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Ed Jackson And His Team To Cross Vatnajokull Glacier

March 28, 2023

    A former rugby player who suffered severe spinal injuries is to cross the largest ice cap in western Europe.

    Ed Jackson, who was BBC’s West’s Unsung Hero in 2021, will join two others to become the first fully disabled team to traverse Iceland’s Vatnajokull Glacier.

    They hope to raise £155,000 – £1,000 for every kilometre of their journey.

    The former Bath and England player said: “Normally I would say I’m just excited. But actually for this one I think I am a little bit nervous.”

    After an accident in 2017, Mr Jackson, who lives near Bath, was told by doctors he might never walk again.

    But he defied his doctors’ predictions by taking on multiple challenges including reaching the top of Snowdon the year after his accident, and climbing the equivalent of Mount Everest by going up and down his parents’ staircase during the pandemic.

    And in 2021, he climbed 12 of the UK’s highest peaks in six days.

    “It’s been a massive part of my own recovery to find that sense of purpose again and to challenge myself,” said Mr Jackson.

    For his next challenge, Mr Jackson, 34, is joined by former-mountaineer and army reservist Darren Edwards, 32 and biologist Dr Niall McCann, 41, who each had an accident which resulted in a spinal cord injury and various disabilities.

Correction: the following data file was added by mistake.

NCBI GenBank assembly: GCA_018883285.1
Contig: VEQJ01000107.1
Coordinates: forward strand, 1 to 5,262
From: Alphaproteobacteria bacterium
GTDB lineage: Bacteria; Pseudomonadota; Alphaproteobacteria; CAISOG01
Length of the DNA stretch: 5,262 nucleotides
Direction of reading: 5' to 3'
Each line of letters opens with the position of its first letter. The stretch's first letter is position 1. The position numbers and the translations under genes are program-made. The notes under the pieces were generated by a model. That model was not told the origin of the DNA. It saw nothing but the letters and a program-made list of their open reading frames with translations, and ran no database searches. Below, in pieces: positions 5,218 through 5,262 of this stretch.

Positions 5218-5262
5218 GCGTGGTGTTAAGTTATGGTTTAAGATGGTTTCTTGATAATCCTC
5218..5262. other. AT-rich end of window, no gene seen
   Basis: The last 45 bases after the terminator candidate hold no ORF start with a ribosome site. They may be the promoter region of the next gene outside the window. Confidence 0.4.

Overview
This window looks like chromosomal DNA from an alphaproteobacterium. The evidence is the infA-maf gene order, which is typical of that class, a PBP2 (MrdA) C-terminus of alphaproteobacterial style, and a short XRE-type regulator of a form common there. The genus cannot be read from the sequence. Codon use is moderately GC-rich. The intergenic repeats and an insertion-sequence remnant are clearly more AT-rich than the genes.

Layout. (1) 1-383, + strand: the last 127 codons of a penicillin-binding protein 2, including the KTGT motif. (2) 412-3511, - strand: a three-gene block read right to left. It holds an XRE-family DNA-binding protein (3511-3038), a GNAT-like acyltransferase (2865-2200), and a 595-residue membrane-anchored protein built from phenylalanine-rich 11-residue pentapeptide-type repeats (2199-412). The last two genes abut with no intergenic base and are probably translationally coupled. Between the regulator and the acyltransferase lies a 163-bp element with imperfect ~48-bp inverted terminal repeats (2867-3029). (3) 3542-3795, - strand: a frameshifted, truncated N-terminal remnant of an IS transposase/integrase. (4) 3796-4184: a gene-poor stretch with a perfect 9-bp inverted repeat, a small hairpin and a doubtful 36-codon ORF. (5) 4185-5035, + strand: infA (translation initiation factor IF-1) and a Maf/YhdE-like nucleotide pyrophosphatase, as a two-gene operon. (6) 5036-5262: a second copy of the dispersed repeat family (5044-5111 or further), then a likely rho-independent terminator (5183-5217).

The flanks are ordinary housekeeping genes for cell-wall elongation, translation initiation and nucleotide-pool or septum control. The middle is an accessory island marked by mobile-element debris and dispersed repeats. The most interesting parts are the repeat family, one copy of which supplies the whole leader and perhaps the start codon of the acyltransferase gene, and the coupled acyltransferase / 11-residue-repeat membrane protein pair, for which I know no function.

“There’s no roadmap to follow for people with disabilities.

    “Everyone’s disability is different, and spinal cord injuries affect people in different ways, so we have to work out how best to progress and the only way to do that sometimes is to go and do it,” added the former rugby player.

    Mr Jackson and Mr McCann, who have walking difficulties and sensation loss in their lower limbs, will travel across the glacier by ski, while Mr Edwards will use sit ski, propelling himself along using poles.

    The group will travel without guidance or support and will be linked together by a single rope.

    “This is a completely new challenge for me,” explained Mr Jackson, who had never even used skis until their training.

    He added: “Between us we’ve kind of got one working body. But then we’ve also got one body that doesn’t work at all.

    “So (getting) across the ice caps is going to have to be very much a collaborative effort.”

    The team are raising funds for Millimetres 2 Mountains, a charity creating positive change for people facing mental health challenges after encountering adversity in their lives.

    Mr Jackson said adventure challenges were “more often than not, about the psychological side”.

    “Things are a lot more difficult, but that doesn’t mean that you can’t have a go and find a way round it, or over it, or through it,” he said.

    “Some of the things that I’ve done in the last few years, it proves to myself that a lot of it is willpower, and strength of mind rather than the physical ability.”

    The group start their challenge on 14 April.

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